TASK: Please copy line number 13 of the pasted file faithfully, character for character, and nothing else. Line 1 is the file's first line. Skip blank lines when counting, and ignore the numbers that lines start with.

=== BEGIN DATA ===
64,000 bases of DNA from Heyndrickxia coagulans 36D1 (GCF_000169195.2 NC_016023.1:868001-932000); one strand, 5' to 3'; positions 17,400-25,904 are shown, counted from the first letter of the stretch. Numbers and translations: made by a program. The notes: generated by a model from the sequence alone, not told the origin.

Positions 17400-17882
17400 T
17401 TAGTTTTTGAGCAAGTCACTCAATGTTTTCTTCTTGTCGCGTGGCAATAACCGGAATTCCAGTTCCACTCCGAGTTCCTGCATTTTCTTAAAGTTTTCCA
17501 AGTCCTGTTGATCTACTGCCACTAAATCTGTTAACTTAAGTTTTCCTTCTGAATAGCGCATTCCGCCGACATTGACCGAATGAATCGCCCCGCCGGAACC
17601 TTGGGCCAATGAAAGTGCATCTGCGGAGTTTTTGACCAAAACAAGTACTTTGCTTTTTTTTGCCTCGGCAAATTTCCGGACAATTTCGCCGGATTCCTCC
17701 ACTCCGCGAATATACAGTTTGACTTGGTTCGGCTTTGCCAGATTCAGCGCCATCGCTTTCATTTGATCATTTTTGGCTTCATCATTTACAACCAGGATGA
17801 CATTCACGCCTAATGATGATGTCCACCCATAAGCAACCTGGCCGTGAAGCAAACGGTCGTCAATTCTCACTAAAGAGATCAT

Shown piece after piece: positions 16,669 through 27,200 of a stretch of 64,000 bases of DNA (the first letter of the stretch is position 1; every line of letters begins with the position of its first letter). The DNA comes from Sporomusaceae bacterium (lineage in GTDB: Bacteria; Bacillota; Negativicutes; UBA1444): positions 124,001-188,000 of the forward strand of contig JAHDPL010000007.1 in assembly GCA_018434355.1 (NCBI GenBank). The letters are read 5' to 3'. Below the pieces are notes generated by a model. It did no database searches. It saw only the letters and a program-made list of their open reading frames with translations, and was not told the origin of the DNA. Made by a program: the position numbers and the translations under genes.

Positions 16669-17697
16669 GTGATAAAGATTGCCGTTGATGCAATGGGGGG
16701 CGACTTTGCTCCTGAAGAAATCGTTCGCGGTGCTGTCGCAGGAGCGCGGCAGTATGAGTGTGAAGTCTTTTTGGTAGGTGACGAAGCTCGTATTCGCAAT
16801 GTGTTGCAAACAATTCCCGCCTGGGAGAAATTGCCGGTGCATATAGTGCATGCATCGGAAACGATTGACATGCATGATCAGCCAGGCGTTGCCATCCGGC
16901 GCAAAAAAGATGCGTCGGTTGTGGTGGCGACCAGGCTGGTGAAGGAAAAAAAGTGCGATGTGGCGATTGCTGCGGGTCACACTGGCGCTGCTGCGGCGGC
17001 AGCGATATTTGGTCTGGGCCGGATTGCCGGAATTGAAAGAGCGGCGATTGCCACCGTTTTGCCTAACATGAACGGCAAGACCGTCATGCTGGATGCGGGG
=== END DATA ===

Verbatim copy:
16801 GTGTTGCAAACAATTCCCGCCTGGGAGAAATTGCCGGTGCATATAGTGCATGCATCGGAAACGATTGACATGCATGATCAGCCAGGCGTTGCCATCCGGC